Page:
Eye rolls and back chat… How to approach (carefully)

//Eye rolls and back chat… How to approach (carefully)

You’re in a rush, your list of jobs to do is as long as your arm, you’re tired, dinner isn’t prepared and you’ve got another two appointments to fit into your day.  Just another day as a parent.

But the minute you try and get your kids to help and alleviate your responsibilities in the slightest possible way – you get the eye roll, the ‘Do I have to?’, the grunts, groans and excuses.

It can be infuriating to accept this kind of response from your child!  When I recently asked a group of parents what their biggest challenges were, back chatting, eye rolling and general anti-social behaviour was one of the most common complaints.

While these things are aggravating, they are secondary behaviours.  Sometimes we get so caught up in these behaviours we can overlook what’s causing them.  Why are they so angry right now?  Why are they acting so defensive?

Often children lash out when they are upset and don’t know how to handle it.  When a child is having a strong negative emotion, it can influence the way they relate to people around them. To you they may be over-reacting to a fight with their friend, but to them it’s the end of the world.

Attitudes and inappropriate responses are a way of communicating ‘I want to be seen, or I want to be heard.  Acknowledge me!’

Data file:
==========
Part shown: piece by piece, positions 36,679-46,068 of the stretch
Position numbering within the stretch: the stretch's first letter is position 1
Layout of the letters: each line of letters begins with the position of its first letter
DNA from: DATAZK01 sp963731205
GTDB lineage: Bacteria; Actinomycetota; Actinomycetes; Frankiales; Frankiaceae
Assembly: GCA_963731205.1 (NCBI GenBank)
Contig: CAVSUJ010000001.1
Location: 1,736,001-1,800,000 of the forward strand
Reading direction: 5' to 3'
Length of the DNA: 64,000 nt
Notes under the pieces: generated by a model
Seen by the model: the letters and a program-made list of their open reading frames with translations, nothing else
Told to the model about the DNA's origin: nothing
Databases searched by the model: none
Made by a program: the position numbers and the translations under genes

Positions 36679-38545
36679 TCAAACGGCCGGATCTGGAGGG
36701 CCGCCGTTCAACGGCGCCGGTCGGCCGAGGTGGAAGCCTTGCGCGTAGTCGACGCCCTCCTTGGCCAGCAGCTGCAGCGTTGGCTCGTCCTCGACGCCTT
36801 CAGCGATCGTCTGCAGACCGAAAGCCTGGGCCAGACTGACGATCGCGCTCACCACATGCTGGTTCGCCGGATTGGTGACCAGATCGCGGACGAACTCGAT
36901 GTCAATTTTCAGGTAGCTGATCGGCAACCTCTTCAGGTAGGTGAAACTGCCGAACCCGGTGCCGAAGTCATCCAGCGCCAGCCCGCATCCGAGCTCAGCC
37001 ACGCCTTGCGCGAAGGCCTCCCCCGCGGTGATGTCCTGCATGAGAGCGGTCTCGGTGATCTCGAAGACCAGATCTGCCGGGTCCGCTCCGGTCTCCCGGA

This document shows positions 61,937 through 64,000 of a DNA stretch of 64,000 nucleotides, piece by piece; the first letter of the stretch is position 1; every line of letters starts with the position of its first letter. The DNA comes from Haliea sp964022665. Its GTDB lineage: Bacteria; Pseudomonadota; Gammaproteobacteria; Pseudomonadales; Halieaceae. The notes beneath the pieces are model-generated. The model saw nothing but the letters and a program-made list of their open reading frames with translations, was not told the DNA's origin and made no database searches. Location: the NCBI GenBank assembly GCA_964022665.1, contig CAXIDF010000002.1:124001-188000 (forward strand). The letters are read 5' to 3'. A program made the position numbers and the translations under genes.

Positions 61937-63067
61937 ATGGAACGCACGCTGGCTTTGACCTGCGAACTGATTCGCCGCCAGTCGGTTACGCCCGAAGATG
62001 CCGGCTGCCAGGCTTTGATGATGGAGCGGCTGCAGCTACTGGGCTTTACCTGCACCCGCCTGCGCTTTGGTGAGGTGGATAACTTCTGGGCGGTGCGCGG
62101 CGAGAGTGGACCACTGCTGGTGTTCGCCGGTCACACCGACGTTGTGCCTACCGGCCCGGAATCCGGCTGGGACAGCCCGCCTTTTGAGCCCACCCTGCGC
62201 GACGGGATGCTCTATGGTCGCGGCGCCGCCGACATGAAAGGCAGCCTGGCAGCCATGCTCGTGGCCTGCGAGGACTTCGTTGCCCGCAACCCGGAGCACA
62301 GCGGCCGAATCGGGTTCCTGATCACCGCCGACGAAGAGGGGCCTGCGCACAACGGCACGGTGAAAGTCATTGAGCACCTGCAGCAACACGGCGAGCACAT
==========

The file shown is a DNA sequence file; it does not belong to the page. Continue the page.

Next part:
As hard as it may be, acknowledging their feelings instead of addressing the inappropriate response will calm your child down and help them realise you are there for them.  For example “I can see you’re really upset right now, I’ll check back with you later” allows them to deal with their emotion and reconnect with the family when they’re ready.  Whereas responses like “Don’t you roll your eyes at me!  I’m sick of you being so rude!” adds fuel to the fire, puts distance between you and your child and creates negative thoughts like ‘You don’t understand me!  You don’t know what I’m going through!’ 

We want our children to trust us and talk to us – not lock us out because they think we don’t understand.

So, do we let them get away with the rude responses? No.  Not if it really bothers you.

When everyone is calm again, THEN is the time to be clear about expectations regarding manners and appropriate responses to your words.  One of my favourite sayings is ‘there’s no point in giving swimming lessons while a person is drowning’…. Accordingly, there is no point addressing secondary behaviours when a child is hurting about something much more important to them.  Your words will be lost and tempers will continue to soar.

With a clear head, everyone can make rational decisions.  Be proactive and make a plan with your child about appropriate ways to handle being upset, and how you can respectfully let your family know that you need some space right now. You can also let them know how you feel when they respond that way, such as “It really upset me when you said ‘whatever’ to me last night.  I recognise you were upset, but I expect you to control those responses in future.”

Perhaps this is not what you want to hear…  I wish there were some way to eradicate bad attitudes and rude responses!  But if we can control OUR responses and allow their feelings to be heard, it’s better than the alternative – shutting down their feelings and adding to their negative emotions with a personal attack of their character.

We all know it’s hard to be cool, calm and collected when we are upset.

That goes for kids too.

2018-03-27T16:02:22+00:00 October, 18th 2017|